10. Spending time outdoors increases your vitamin D levels which protects against future bone problems, heart disease, diabetes, and other health issues. It also drastically decreases stress levels and has been shown to be extremely effective in reducing symptoms of ADHD, anxiety, and depression.
9. It is virtually impossible to go star-dipping in the city and 100 per cent impossible to do it inside. For those of you who haven’t experienced it: star dipping is where you tilt your head back and focus on a single star while spinning in a circle for 2 minutes. Then you immediately look into the flashlight your friend is holding and you fall over while feeling like you’re still standing up.
8. Dalhousie Outdoor Society (DOS) members are fly as hell! Last year we went on a winter camping trip near Crystal Crescent Beach (see #3 for further details) and three of our esteemed members wore full-on 1980’s snow suits. The whole time. It was amazing.
7. It is a scientific fact that people who spend time in nature get more action. We get all kinds of action! Nature is the most action-packed thrill ride of your life! From rock-climbing, to surfing, to standing perfectly still in the hopes that the porcupine you just spotted is going to pose for the camera before meandering on its way, there is never a dull moment when you’re outside.
6. Oprah did an entire segment on the benefits of nature and, as we all know, if Oprah says it then it must be true!
5. Studies have shown that people who intersperse work/school work with time spent outside (for example, playing on the DOS Ultimate Frisbee team) increases productivity. So even if you’re spending less hours doing homework you will actually get MORE work done.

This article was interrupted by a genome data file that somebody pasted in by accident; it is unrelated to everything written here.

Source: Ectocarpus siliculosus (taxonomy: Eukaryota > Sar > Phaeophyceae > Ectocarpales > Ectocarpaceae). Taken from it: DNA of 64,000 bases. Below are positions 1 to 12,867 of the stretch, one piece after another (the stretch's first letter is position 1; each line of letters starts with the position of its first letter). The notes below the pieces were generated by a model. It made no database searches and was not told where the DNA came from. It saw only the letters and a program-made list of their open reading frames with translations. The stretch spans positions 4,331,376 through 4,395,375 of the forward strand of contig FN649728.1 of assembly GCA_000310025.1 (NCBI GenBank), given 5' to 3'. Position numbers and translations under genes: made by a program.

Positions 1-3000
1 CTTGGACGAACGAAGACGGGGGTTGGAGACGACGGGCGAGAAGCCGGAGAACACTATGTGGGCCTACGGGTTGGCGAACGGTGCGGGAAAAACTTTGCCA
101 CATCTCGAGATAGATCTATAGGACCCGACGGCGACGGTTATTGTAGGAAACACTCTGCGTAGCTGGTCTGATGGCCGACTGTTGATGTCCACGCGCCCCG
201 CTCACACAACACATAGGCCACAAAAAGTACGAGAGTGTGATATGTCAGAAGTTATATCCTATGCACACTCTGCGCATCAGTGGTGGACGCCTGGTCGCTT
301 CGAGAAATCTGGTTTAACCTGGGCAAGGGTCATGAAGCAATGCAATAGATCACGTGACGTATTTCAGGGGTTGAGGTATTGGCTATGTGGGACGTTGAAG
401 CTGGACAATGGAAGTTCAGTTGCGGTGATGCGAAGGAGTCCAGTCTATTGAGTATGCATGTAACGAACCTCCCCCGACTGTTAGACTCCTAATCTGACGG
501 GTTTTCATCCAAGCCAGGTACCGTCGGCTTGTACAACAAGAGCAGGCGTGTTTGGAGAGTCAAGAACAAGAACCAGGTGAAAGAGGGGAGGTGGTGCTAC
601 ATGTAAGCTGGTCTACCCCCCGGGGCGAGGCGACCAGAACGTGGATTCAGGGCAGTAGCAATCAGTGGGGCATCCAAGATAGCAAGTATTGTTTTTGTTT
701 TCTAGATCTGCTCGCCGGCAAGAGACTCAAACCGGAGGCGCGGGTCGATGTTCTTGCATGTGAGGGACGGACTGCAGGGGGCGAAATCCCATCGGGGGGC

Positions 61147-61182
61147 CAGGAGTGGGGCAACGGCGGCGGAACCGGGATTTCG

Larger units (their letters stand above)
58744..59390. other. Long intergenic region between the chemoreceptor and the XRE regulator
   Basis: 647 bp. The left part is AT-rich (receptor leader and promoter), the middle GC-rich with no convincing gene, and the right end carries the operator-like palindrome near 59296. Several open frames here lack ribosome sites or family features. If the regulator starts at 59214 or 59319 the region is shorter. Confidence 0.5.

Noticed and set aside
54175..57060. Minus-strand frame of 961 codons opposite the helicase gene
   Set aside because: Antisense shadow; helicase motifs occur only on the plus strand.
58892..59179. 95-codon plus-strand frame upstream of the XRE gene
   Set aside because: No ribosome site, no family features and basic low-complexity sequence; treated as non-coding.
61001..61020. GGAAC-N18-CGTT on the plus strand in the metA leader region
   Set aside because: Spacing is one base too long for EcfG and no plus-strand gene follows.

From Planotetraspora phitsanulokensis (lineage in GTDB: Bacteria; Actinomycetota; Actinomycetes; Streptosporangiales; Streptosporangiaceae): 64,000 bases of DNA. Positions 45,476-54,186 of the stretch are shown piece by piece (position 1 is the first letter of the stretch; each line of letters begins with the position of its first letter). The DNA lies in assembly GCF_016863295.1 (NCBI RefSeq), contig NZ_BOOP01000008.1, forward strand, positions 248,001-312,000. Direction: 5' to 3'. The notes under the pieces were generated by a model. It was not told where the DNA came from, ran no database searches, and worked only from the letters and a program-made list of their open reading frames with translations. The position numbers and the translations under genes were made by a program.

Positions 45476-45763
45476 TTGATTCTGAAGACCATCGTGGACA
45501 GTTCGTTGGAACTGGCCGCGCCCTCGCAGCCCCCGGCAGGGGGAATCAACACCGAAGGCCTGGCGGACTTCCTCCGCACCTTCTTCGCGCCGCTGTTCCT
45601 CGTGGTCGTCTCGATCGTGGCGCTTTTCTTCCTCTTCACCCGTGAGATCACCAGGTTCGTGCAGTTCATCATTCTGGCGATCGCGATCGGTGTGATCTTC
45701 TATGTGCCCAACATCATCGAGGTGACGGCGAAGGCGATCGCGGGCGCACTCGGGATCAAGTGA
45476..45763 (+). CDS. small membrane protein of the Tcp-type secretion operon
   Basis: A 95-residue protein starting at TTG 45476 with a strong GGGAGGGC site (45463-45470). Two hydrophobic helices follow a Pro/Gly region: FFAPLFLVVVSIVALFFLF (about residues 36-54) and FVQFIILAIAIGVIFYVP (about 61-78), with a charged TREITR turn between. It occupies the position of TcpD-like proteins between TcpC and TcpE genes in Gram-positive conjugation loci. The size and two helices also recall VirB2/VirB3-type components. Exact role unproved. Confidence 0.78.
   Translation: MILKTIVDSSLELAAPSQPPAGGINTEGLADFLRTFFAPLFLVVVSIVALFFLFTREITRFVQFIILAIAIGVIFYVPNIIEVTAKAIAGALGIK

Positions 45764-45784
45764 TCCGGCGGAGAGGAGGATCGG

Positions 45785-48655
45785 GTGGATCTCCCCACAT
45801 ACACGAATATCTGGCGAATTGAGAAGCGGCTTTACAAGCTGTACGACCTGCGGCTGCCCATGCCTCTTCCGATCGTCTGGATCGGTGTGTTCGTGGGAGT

4. Nature is the best high there is! Only those who have spent a solid few days outside can understand that indescribable feeling of being totally, completely, blissfully alright with everything that has ever happened and will ever happen. That B+ you got on the midterm that you wanted to get an A on suddenly seems way less important.
3. DOS members will have your back in any and every situation. On the same 1980’s-snowsuit-fuelled camping trip I managed to take a bit of a spill on our trek home, break my leg, and fracture and dislocate my ankle. The rest of the team were such unbelievable champs about it! They shuttled our packs the rest of the way and stuck with me until help arrived. Two of them even accompanied me to the hospital that night and again the next day for surgery. Seriously, these are the best friends you will ever have! (Also, don’t let the broken-leg dissuade you from adventuring. I am incredibly accident-prone!)
2. Can we all just admit that going to the gym sucks? I know we all pretend to like it and we KNOW exercise is an important component of mental and physical health, but it just isn’t fun! Adventuring outdoors is a fantastic way to get exercise (which give you endorphins and lots of other good things) without actually feeling like you’re getting exercise.
1. Nova Scotia is beautiful! Whether you’re paddling Kejimikujik Park, snowshoeing Cape George, hiking to Susie’s Lake, playing Ultimate at Point Pleasant Park, or simply tobogganing Citadel Hill, you will be hard pressed to find a more beautiful part of the world (and I’m from BC … you KNOW how we feel about the west coast!)
Kathleen Potter won the Dalhousie Outdoor Society Adventurer of the Year Award for 2013-2014 for her submitted account on the Crystal Crescent Reading Week trip. She completed her Master’s of Social Work at Dal last year and is now working in BC as a registered social worker.
For more information on the levy question the Dalhousie Outdoor Society is asking for in the upcoming DSU elections, check out the Gazette’s feature on the society.